So, you are preparing to launch your newly redesigned website, and the anticipation levels are high. You’re knee deep in content updates and deciding whether to manually or automatically alias your URLs. Like most of our clients, you subscribe to one of three camps:
- There’s one thing keeping you up at night, and it’s Search Engine Optimization (SEO.) You’re wondering how to maintain your page rank from one website to the next, and how you’re going to manage all of the pages that will no longer exist on your new website.
- You are familiar with the role 301 redirects play in your website launch strategy. (If this is you, skip this post and check out the strategy, implementation, and testing tips in my full e-book, “How to Avoid an SEO Disaster with 301 Redirects.”)
- The thought hasn’t crossed your mind.
Regardless of where you are coming from, redirects are super important, and we’re here to cover it today.
Redirects Are Essential in a Website Redesign
A 301 redirect is an HTTP status code that forwards both users and search engines from one URL to another URL. Think of it in the same way as if you decided to move your home address; you would ask the post office to permanently forward your mail to a new address because you’d no longer live at the old one. Similarly, 301 redirects permanently tell website visitors and search engines that your content no longer lives at the old URL and to seek it at the new URL instead.
So, if any of your URL structure changes in the redesign, even if the content existed on the old site, neither search engines nor website visitors will know unless you tell them. If you fail to tell them, your page will produce a 404 “page not found” error when visited and eventually drop its placement in the search results.
301 redirects provide a positive experience for your website visitors and search engines, and must be an essential part of your website launch strategy. They are recognized as the best method of transferring SEO authority (and visitors) from one webpage to the next. Let’s be clear that there is no way to transfer 100% of your “link juice” (the PageRank value that your page has earned over time); however, most experts agree that 301 redirects transfer 90-99% of it.
I appreciate clever 404 “Page not Found” error pages as much as the next marketer, and you should definitely create one that delights your visitors, but our shared goal is that your visitors never actually have to encounter it. Avoid it by implementing a solid 301 redirect strategy.
Cautions for 301 Redirects
Clients often ask if there is a limit to the number of 301 redirects. According to Matt Cutts of Google, the answer is no (… thank goodness). Something to keep an eye out for, though, is 301 “hopping,” or chaining multiple redirects together across several pages. Here is what he says:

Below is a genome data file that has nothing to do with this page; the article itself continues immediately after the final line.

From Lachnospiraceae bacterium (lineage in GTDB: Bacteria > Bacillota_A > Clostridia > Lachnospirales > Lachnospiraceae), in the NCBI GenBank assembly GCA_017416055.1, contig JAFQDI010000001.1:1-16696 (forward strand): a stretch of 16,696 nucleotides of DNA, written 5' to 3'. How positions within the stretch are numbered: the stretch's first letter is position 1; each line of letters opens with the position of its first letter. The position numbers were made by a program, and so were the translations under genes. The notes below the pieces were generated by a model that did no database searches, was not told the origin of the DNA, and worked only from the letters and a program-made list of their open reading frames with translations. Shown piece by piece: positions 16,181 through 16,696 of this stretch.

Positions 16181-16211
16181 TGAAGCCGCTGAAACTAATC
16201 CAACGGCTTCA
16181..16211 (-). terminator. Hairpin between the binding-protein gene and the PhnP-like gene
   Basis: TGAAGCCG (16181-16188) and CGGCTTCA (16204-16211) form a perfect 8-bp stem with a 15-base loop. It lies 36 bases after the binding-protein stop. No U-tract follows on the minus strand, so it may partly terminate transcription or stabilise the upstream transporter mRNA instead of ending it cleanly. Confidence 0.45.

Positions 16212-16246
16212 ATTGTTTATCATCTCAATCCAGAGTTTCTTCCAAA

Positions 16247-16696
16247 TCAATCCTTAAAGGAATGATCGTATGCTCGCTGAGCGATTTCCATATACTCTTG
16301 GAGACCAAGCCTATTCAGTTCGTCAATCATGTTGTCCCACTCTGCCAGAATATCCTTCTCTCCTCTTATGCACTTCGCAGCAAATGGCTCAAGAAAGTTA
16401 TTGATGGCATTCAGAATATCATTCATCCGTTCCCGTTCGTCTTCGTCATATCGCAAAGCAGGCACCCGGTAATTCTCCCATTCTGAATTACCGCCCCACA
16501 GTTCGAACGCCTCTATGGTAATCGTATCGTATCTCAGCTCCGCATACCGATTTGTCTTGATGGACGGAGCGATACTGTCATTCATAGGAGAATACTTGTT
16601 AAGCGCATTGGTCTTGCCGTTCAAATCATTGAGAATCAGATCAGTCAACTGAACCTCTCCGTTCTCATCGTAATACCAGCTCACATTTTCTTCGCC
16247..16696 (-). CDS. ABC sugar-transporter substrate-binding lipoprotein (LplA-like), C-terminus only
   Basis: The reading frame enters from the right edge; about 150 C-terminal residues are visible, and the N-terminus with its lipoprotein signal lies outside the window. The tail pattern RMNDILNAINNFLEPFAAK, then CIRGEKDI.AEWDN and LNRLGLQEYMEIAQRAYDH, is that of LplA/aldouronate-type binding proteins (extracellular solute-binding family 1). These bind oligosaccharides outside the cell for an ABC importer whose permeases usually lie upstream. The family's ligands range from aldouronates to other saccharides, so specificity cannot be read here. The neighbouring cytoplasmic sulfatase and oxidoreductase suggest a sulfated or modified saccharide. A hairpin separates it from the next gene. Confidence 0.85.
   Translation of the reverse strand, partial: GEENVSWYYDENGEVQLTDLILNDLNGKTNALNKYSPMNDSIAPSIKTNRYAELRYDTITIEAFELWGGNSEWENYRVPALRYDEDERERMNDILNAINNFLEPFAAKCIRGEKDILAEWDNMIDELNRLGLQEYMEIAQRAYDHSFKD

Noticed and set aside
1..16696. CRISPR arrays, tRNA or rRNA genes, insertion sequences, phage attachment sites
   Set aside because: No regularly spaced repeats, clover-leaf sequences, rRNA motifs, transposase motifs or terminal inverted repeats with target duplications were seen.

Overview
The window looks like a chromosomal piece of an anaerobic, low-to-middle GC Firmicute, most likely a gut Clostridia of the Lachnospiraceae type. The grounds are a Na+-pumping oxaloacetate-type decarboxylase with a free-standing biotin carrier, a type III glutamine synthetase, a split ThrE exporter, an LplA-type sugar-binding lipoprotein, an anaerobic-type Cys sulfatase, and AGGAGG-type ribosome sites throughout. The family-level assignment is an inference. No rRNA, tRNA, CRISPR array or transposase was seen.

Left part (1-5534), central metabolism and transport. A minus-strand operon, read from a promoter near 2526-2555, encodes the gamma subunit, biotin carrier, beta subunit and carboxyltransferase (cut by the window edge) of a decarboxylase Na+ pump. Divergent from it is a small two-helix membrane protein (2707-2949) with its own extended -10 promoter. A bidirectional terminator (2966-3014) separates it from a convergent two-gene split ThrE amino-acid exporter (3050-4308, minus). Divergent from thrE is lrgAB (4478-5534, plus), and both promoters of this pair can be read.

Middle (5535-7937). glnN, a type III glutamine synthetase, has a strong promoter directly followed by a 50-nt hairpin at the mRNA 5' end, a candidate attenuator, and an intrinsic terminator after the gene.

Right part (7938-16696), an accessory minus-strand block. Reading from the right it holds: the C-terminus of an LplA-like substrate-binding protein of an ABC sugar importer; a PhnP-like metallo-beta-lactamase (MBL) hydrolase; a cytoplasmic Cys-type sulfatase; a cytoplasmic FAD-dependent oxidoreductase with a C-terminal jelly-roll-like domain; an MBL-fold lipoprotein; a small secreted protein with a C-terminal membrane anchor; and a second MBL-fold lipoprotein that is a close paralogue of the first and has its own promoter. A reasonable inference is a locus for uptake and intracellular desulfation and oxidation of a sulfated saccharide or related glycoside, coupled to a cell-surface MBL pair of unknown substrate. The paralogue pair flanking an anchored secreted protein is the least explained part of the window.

“If you can do it in one hop that is ideal because you don’t have to worry about people getting lost and the latency is much lower. But [Google is] willing to follow multiple hops, multiple levels of redirects. At the same time, if you get too many, up to 4-5 hops, that is getting dangerous. Google might decide not to follow all of those redirects.”
Page Rank is Hard to Earn, Easy to Lose
SEO is a tricky practice because Google admits to over 200 factors in deciding how a page should rank and updates their ranking algorithm 500-600 times per year. So we know that ranking for terms search engine results pages is neither quick nor simple. You’ve likely spent much time and effort trying to be findable and to achieve ranking and don’t want to get lost in the transition from your old website to the new one.
Something else to keep in mind that there is a difference between PageRank and indexing. Just because you set up 301 redirects from your old site to your new site does not mean that search engines have automatically indexed your new URLs. Crawlers will index your new content and URLs to display in search results, but this will take time to occur naturally.
So fear not, my fellow marketers, there is a way to preserve most of your link juice at launch. For advice on strategy, implementation, and testing tips (… prepare for a shameless plug…) check out my latest ebook “Avoid an SEO Disaster Using 301 Redirects.” Any questions or comments? Leave them below.